Tolakson’s campaign has argued that union contributions to the race, drawn from the dues of hundreds of thousands of teachers, could not be compared to a few wealthy individuals using their personal fortunes to influence the outcome.
Lalahpolitico: IMHO I think that money is money. Dues are collected from union members, 10 out of 11 in California who pay full dues. The union has a PAC committee to decide on advocacy positions. They take a teacher’s dues to “protect” her rights as a worker from the depredations of management.
A Torlakson TV ad
I like this breezy account of the State Superindent race written Hollywood style…
Official CA State Superintendent of Public Instruction Debate Sept. 17, 2014, Los Angeles. The most boring forum I have ever seen. But this Link Goes right to the question about what steps candidates would take to provide access to the arts...
Sacbee with some campaign spending info…
“The CTA recently bought almost $2 million worth of “issue ads” touting Torlakson’s achievements in his first term” more spending info…
There are many more articles on sacbee.com. Just google Marshall Tuck California.
Footnote: More on Work Rules…
SO WHAT IS AN AGILE SCHOOL?…
Lalahpolitco has shamelessly excerpted this report. Lately I have been sitting in the LASD Facilities Master Plan Committee meetings listening to the LASD architect extoll the virtues of flexible classroom configuration where kids can stand up and move around most of the time. Well, I can tell you that without changes in Education Code work rules – without flex work rules, flex classrooms won’t mean much.
With fewer Ed Code Work Rules…Breakthroughs in Time, Talent, and Technology…
Next generation school models need three broad types of autonomies that public charter schools can provide: they need freedom with respect to 1) scheduling, 2) instructor roles and career paths, and 3) how they can spend school funds.
This report explains TIME/Scheduling
Time: Rather than a set bell schedule, students rotate between personalized digital content and other learning experiences, such as one-on-one instruction with a teacher, small-group instruction guided by a tutor, and group or individual assignments. Because students spend age-appropriate portions of the school day engaged in self-directed learning activities. That frees time for teachers. Rather than teach in isolation, teachers can spend this freed time working together to review data on student progress and make decisions about upcoming instruction.
“Seat time” rules prescribe set amounts of time students must physically spend in a classroom in order to receive credit for a particular course. These rules can stand in the way of schools that want to allow students to zoom ahead at their own pace, moving along as they master each concept.
Rigid schedules often do not give teachers flexibility to work with several targeted student groups or individuals or allow them enough time to plan together as a team. These schedules also dictate when school must begin in the morning and end in the afternoon.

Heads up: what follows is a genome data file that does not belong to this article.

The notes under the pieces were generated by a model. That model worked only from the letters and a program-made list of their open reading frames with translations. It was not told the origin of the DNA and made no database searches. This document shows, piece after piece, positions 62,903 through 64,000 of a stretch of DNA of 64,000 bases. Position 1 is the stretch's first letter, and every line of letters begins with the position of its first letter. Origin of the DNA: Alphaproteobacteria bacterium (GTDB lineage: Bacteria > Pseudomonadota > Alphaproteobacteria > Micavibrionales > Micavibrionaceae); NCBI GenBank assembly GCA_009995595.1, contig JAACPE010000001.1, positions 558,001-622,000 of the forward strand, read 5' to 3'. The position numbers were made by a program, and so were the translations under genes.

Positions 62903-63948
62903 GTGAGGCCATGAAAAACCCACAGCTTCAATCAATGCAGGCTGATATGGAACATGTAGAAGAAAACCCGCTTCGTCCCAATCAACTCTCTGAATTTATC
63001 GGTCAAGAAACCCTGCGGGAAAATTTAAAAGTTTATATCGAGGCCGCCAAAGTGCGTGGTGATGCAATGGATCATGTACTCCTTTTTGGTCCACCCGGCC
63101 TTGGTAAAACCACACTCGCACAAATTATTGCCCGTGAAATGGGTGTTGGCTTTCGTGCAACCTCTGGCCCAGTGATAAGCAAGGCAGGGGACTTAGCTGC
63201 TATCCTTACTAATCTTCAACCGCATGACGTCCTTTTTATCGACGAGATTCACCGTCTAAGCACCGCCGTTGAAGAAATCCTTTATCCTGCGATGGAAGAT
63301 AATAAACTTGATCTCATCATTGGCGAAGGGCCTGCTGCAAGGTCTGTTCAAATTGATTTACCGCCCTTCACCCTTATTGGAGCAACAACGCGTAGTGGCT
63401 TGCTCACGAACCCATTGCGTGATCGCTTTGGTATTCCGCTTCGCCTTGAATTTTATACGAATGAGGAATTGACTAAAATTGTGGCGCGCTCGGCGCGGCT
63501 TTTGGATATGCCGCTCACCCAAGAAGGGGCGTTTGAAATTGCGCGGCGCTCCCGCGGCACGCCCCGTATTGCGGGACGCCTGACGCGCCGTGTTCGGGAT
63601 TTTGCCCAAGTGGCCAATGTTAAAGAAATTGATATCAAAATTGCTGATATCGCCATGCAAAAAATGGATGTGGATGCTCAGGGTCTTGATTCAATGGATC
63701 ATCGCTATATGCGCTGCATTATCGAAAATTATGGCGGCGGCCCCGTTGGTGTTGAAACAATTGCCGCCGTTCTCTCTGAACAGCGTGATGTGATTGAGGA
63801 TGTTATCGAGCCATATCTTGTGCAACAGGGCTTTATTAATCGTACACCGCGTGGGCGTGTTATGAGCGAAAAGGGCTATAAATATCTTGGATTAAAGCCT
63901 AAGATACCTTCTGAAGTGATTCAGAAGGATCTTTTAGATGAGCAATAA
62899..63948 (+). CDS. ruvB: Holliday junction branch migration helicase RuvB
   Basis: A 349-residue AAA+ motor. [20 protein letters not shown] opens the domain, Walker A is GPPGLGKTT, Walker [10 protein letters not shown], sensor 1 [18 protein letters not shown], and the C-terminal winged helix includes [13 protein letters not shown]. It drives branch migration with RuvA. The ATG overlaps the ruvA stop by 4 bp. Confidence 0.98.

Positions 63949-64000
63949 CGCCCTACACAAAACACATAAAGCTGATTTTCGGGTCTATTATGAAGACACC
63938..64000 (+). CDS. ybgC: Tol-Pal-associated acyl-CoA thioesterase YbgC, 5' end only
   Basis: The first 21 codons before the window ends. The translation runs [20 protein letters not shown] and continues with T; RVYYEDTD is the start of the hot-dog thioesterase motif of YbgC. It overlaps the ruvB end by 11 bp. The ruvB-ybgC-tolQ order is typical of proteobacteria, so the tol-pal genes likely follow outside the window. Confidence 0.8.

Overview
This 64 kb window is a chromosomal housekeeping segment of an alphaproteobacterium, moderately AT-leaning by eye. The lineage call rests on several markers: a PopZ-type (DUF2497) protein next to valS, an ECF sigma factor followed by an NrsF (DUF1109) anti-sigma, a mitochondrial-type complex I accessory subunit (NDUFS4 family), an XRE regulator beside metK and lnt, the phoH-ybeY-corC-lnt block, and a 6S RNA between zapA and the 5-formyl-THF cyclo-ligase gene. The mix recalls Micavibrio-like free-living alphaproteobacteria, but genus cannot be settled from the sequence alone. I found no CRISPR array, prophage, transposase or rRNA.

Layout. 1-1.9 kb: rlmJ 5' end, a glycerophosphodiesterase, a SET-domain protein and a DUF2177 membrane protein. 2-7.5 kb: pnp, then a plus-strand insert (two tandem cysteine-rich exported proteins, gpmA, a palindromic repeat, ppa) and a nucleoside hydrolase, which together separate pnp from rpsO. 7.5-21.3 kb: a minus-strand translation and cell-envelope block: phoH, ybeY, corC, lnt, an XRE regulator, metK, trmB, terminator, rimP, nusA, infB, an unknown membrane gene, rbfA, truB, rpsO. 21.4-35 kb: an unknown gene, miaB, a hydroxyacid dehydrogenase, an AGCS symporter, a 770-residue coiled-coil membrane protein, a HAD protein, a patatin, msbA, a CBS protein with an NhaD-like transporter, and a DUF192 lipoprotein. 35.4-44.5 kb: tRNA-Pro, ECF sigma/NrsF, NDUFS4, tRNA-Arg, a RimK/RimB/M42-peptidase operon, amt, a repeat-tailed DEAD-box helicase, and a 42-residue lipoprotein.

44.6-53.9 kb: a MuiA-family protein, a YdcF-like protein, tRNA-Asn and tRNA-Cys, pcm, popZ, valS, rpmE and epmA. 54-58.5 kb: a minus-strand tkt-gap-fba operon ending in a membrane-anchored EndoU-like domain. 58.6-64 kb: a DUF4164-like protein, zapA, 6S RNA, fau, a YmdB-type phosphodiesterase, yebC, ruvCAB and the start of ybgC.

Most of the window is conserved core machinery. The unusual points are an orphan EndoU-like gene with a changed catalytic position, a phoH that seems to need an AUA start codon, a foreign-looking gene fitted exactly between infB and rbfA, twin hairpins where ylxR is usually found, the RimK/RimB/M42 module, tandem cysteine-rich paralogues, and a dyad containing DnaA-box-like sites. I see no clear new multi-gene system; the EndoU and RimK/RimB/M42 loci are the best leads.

This report explains TALENT/ roles career paths
Next generation models need the flexibility to use talent differently than the roles and career paths that traditional school models typically prescribe. For example:
Traditional salary schedules determine the kinds of roles that teachers can have as well as the ways those roles are compensated. They do not support the range of instructional roles and advancement opportunities that next generation models offer—or support career advancement by providing opportunities for authentic teacher leadership. They do not allow next generation schools to pay great teachers more for taking on more responsibility.
“Line of sight” rules require that a certified teacher supervise students at all times. They prevent paraprofessionals from taking responsibility for students for limited periods during the school day so that teachers can deliver targeted instruction to small groups of students, analyze student data to plan for upcoming lessons, and make time for job-embedded professional learning.
Licensure restrictions mandate that teachers must be licensed, sometimes in specific disciplines. They make it challenging for schools that want to use teaching methods that cross the lines of traditional disciplines.
This report explains Funding / allocations
Next generation models need flexibility to determine the right combinations of teachers, other staff, and technology. However, school funding formulas for traditional schools are often designed to guide how school personnel are allowed to spend school funds and how much of their funds they can spend on certain items. For example:
Program-based funding allocations often require schools to follow certain staffing models, buy certain instructional materials, and limit technology purchases to very specific options. As a result, traditional schools typically do not have the flexibility to decide how to staff their schools or invest in hardware, software, or infrastructure such as high-speed internet connections. They also lack the autonomy to pilot emerging technology with students.
FREEDOM TO INNOVATE
Public charter schools offer another crucial autonomy: the freedom to innovate. Diane Tavenner of Summit Public Schools in the San Francisco Bay Area explained, “Because we are a charter, the charge is to be innovative. It’s in the law. So that is who we are, and it is important to what we’re doing.” For next generation models, which by definition are employing uses of time, talent, and technology that diverge from a traditional school model, the importance of innovation must be core to school culture.
If students, parents, teachers, and school leaders do not coalesce around the shared belief that experimenting with new ways of teaching and learning will lead to better results, next generation schools will not have the momentum to keep working through the challenges that new models can present.